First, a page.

Sen. Bernie Sanders, I-Vt., says he does not consider himself the Democrat front-runner in the upcoming presidential elections, but he's confident he is the one to beat President Trump in a 2020 face-off.
"We are the strongest campaign to defeat the most dangerous president in modern American history," Sanders said at a CNN town hall event in New Hampshire just days before the first-in-the-nation primary is slated to take place on Tuesday.
Sanders, who has consistently polled in the top four candidates vying for the Democratic nomination -- neck and neck with former Vice President Joe Biden, and leading Sen. Elizabeth Warren, D-N.H., and former South Bend, Ind., Mayor Pete Buttigieg -- is projected to beat Trump is a theoretical matchup 49 percentage points to 45.3, according to RealClearPolitics polling data.
The numbers suggest he is almost as close as Biden is to beating Trump, as he polls at 50 percentage points to 44.7.
Still, some voters worry that the infighting among Democrats -- even as the field is expected to thin out following the first four primaries -- will deter the party from defeating Trump.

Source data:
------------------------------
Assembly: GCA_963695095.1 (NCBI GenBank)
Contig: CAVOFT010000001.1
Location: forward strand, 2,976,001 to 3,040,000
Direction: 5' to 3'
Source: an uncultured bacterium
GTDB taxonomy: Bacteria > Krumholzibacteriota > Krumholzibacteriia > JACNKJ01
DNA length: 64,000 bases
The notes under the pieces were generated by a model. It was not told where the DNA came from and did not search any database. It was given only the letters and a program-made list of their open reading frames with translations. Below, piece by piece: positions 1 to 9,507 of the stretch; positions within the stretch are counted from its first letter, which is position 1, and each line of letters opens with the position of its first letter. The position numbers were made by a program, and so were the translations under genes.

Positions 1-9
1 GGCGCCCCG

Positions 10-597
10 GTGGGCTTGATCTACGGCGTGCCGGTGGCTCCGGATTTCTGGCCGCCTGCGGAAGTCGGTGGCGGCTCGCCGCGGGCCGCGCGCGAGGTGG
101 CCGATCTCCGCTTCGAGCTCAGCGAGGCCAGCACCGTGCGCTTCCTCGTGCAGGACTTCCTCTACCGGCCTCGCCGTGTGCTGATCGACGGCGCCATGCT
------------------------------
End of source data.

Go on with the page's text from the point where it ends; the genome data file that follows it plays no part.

Sanders lambasted the president -- who just one day earlier was acquitted on two charges of impeachment -- for his "ugliness, racism, homophobia and religious bigotry," and said: "I have zero doubt that we will bring the party together."
Sanders, along with several of the other Democrat hopefuls, packed up from Iowa and moved on to New Hampshire, even as the vote count initially remained uncertain in a heavily botched first attempt at early voting.
"We've got enough of Iowa, I think we should move on to New Hampshire," Sanders said of the ordeal. "It is really sad that the Democratic Party of Iowa, if I may say so, screwed up the counting process quite so badly."
Both Sanders and Buttigieg claimed victory in the state. The Iowa Democratic Party (IDP) reported 100 percent of the votes on Thursday night -- three nights after the caucuses closed.
Sanders reiterated Thursday night at the town hall that he garnered 6,000 more popular votes than any other candidate, while Buttigieg has held firm that he is the caucus' winner because of his lead in state delegate equivalents (SDE) – which are the traditional way the Iowa caucus results have been reported for half a century. Sanders has argued that this method has become increasingly unimportant in determining caucus victories.
Sanders said he predicted that he and Buttigieg will have an equal number of delegates when all the caucus data becomes available.
Regardless, both candidates are projected to lead in New Hampshire, as well. A Monmouth University poll released Thursday shows Sanders has the support of 24 percent of likely voters, mildly ahead of Buttigieg who is polling at 20 percent.